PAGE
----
sfpd_cityhall.jpgThe San Francisco Police Department has begun a supplementary foot patrol program in which about 70 desk officers will hit the streets for a couple of shifts every three months.

The Police Department made the announcement in a news release today, five days before San Francisco voters will consider a ballot measure that would force the department to implement a new foot patrol policy.

The new Patrol Rotation Program will have full-duty lieutenants, sergeants, inspectors and officers in the department’s Office of Administrative Services at the Hall of Justice spend at least two eight-hour shifts every three months walking beats in the Southern and Ingleside police districts.

According to police spokesman Officer Albie Esparza, the program will do more than just have more officers on foot beats who respond to calls for service.

The experience will allow the officers to retain “perishable skills” such as investigation of everyday street crimes, interviewing suspects and witnesses, writing tickets, and interacting with the public, he said.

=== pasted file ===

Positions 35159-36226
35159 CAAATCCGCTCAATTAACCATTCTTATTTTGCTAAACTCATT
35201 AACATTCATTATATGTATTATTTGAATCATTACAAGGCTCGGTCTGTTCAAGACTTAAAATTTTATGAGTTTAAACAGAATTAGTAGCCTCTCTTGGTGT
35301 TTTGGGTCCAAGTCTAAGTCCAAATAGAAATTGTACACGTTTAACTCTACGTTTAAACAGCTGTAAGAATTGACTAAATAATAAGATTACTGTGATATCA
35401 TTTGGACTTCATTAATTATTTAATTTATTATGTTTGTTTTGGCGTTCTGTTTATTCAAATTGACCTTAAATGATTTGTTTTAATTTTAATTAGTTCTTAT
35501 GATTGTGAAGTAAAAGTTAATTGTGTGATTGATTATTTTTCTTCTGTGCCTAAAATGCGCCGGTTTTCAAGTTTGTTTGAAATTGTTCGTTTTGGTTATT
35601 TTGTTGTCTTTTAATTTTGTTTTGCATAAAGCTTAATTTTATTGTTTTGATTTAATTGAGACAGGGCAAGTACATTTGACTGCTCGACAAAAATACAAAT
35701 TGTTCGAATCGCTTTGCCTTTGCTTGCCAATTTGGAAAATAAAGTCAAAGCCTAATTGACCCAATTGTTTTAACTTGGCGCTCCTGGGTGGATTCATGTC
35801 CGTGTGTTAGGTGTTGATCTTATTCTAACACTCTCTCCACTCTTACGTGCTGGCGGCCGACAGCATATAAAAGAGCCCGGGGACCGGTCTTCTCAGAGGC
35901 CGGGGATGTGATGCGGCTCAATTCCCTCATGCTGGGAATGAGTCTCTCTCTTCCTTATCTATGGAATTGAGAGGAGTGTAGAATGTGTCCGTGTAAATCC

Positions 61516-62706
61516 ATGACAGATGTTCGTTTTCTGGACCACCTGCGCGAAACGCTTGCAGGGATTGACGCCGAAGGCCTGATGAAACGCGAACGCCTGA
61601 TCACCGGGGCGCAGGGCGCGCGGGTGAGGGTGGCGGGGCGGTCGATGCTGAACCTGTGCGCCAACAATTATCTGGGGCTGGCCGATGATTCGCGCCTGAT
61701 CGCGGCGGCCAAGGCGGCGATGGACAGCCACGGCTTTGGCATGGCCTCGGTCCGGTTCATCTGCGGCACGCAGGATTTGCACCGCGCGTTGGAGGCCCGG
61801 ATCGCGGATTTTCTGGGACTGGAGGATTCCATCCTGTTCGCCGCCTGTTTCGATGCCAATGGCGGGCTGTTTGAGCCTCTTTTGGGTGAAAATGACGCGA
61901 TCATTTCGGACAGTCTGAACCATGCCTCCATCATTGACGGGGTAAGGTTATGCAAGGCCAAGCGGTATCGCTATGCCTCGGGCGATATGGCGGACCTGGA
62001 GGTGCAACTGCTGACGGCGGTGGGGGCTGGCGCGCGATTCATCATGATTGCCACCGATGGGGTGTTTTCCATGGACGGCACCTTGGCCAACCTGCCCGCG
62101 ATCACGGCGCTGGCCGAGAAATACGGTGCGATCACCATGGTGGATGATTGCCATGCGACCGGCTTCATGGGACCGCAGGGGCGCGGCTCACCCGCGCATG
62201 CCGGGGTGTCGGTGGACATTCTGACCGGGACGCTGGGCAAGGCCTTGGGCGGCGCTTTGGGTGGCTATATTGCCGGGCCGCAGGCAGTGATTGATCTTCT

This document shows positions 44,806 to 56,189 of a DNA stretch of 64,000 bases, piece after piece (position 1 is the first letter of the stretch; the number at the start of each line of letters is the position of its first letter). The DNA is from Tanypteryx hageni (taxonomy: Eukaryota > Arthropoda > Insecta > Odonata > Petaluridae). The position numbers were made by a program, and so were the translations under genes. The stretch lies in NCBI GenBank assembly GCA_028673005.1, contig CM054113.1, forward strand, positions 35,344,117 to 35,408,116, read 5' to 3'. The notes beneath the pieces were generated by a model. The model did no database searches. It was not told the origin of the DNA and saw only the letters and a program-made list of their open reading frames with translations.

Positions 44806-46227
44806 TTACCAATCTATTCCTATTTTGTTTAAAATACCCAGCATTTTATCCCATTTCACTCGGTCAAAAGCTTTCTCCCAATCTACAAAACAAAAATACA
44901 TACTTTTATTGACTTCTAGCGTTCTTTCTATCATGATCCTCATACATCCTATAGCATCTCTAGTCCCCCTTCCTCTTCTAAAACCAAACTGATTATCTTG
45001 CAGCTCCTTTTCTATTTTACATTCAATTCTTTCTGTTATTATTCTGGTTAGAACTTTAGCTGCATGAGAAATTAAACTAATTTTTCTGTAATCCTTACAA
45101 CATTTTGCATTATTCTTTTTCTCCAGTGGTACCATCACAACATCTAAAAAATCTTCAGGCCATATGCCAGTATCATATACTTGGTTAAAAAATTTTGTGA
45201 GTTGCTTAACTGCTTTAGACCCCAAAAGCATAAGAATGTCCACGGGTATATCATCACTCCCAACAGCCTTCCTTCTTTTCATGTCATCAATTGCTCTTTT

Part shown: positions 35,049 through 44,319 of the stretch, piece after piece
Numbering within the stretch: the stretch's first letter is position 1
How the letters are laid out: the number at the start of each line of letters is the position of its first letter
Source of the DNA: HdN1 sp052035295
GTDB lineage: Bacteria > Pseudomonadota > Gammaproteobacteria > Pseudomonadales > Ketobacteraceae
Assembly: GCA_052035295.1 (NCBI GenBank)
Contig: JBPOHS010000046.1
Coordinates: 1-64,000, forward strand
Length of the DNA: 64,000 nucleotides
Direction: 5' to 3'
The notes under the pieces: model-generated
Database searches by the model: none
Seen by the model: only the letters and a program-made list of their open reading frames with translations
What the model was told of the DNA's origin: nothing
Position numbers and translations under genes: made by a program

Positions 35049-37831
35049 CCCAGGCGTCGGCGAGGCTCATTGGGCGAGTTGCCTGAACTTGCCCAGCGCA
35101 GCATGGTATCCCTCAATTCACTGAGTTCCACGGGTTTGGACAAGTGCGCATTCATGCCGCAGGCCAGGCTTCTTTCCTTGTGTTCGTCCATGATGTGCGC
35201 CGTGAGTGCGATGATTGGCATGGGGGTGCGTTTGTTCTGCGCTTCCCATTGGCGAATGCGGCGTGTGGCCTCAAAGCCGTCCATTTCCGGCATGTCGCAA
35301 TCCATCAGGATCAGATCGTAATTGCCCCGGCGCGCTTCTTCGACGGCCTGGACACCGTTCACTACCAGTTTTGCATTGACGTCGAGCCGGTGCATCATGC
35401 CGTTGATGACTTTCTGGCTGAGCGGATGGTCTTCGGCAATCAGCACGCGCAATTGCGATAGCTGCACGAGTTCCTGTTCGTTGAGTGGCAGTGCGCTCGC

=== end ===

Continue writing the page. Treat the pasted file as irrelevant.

“It’s just basic skills that every police officer has to have,” Esparza said.

Proposition M on the city’s Nov. 2 ballot would require the Police Department to adopt a comprehensive policy on its foot patrols.

Though the measure doesn’t specify exact numbers of foot patrols, it would require dedicated patrols in each district and on public transportation. The city controller’s office expects it would require additional officers and financial resources.

It was added to the ballot by the Board of Supervisors, to whom the Police Department would have to make regular reports on the program.

Proponents argue foot patrols are a proven crime deterrent that should be required under city law.

Opponents, noting that police already have foot patrols, argue Police Department policies and strategies should remain in the hands of police.

Proposition M would also invalidate another proposition on the ballot–a controversial measure supported by police that would make it illegal to sit or lie on public sidewalks during daytime hours–if it receives more votes.

Ari Burack, Bay City News

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